of Race Operations
Words by Ian Tocher
a drag racing sponsor and competitor, Floyd
H. "Skooter" Peaco long harbored ideas about
how the International Hot Rod Association should
conduct its business. For instance, along the
way to winning the 2002 IHRA Division 3 Hot
Rod championship, the former motorsports marketing
manager for Summit Racing Equipment says he
would pen his thoughts after each race and present
them soon after to IHRA President Bill Bader.
"I would come home from an event and make a
list of things that bothered me; that I thought
from a competitor's standpoint or from a spectator's
standpoint were wrong. Bill has always been
one to encourage comments, so I would e-mail
them or see him at the next race and I'd give
him a piece of paper and say, 'Hey, you got
20 minutes? Here are the things I think you
need to tune up and these are a list of things
you are doing well.'"
His observations obviously struck a chord,
since on Dec. 1, 2003, Bader officially named
Peaco as director of race operations for the
Norwalk, Ohio-based sanctioning body. In his
new role, Peaco oversees the efforts of Mike
Baker, director of competition and technical
services; Tom Kreager, director of track development
services; Phil Gingerich, area director for
Divisions 4 and 5; Jim Weinert, director of
field operations; and Sherrie Barbour, membership
manager; and reports directly to Bader.
"Now the nice part becomes when you put me
into the equation," Peaco says. "I've been a
spectator, a racer, a sponsor, and a track manager.
You couldn't build a resume better than that
for this particular position."
Peaco, 34, grew up in North Ridgeville, OH,
not far from IHRA headquarters, and was initiated
to drag racing in the early 1970s by his father,
"Skeet," the town's mayor. "He had an all-stock
automatic car that was actually the AHRA L Stock
record holder for a number of years," Peaco
says. "We would travel around following AHRA
and IHRA. I remember getting my homework for
two weeks in advance and doing it in the van
and maintaining some semblance of order while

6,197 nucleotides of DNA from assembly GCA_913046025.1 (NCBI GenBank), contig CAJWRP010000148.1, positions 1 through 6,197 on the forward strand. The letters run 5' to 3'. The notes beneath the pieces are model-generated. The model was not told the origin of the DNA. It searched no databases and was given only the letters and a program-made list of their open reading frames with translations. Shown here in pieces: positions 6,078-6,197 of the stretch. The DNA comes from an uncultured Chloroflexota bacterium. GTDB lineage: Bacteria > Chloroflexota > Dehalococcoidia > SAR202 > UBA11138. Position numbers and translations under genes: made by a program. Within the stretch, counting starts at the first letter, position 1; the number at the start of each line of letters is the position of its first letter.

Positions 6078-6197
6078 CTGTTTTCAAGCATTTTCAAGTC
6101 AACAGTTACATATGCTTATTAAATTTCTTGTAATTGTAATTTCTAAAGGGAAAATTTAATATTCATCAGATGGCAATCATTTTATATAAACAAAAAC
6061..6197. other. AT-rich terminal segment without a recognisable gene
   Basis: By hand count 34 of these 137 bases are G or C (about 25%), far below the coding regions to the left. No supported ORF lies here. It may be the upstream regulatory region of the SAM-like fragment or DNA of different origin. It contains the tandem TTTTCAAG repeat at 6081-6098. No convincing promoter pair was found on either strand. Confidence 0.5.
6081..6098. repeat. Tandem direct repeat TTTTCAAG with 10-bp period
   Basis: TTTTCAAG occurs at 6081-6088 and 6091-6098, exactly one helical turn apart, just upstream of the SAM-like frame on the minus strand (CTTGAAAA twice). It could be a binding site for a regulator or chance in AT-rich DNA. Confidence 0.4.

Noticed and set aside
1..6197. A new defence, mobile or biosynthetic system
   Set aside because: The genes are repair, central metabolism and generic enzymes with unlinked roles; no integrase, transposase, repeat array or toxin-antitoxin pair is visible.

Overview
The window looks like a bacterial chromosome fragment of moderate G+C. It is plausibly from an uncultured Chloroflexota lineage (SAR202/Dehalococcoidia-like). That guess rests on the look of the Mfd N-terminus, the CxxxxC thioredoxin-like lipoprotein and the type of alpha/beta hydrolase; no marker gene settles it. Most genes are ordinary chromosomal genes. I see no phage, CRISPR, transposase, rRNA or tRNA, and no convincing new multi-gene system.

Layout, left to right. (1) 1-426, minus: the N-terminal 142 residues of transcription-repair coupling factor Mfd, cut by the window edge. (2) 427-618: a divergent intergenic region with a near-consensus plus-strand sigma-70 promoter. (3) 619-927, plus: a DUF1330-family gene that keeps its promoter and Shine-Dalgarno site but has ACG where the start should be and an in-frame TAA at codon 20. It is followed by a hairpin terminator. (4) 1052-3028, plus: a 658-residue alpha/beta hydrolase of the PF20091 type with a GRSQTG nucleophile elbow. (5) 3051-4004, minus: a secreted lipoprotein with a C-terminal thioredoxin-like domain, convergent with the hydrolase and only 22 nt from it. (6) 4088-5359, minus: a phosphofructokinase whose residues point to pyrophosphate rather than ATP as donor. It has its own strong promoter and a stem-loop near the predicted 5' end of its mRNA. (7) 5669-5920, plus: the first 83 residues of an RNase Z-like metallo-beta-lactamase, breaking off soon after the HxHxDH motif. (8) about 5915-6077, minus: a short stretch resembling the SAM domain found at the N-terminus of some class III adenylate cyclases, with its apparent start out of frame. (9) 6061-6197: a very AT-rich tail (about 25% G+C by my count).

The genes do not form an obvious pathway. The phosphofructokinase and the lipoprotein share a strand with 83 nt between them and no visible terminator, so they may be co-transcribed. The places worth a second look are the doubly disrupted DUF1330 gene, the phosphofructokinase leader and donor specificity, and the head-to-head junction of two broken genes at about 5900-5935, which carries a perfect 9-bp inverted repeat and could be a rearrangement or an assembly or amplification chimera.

we were racing."
Late in the decade, however, Peaco's father
didn't think the social atmosphere at the track
was right for his young son, so he got out of
the sport entirely. More than a decade passed
before they returned to the strip in the 10.90-12.90
range with a rebuilt 1956 Chevy four-door wagon
donated by neighbor, longtime friend, and current
IHRA Pro Stock star Carl Baker.
"The biggest thing that I got out of all that
was that my father was not one who sent anything
out to be done. We either made it; or it didn't
exist," Peaco states. "He taught me how to weld
and measure and cut; just taught me everything;
how you put a rear end together, how you put
a transmission together. I really got a hands-on
education in Drag Racing 101. There aren't a
whole lot of guys out there that would have
the guts to cut their car in half and make a
whole new box-tube back end for the thing. We
built all of our motors; there was nothing we
couldn't fix or do. That was pretty cool as
I look back today in the era of store-bought
cars and motors."
Between races, Peaco attended Mount Union College
in Alliance, OH, where he graduated in 1991
with a degree in sports marketing and business.
He says he'd planned to do his senior-year internship
with the NBA's Cleveland Cavaliers in their
group sales office, but instead contacted Bader
at Norwalk Raceway Park on his father's advice.
"His rationale was that you're not going to
get to work with [Cavs president] Gordon Gunn;
you're going to be in a ticket office somewhere.
You'd learn a lot with Bill because you are
going to work next to him," Peaco says. "So
I called him up and Bill didn't even know what
an internship was. I said it meant I'd work
for free, so he said, 'Can you be here tomorrow?'"
Within half a semester Peaco satisfied his
internship requirements, so Bader hired him
and he spent the next eight years at NRP, learning
every job at the track, from ice cream vendor,
to starter, to ticket salesman. "That's really
what he (Bader) wanted to instill in me," Peaco
says. "You can't be a good manager unless you
can run every position."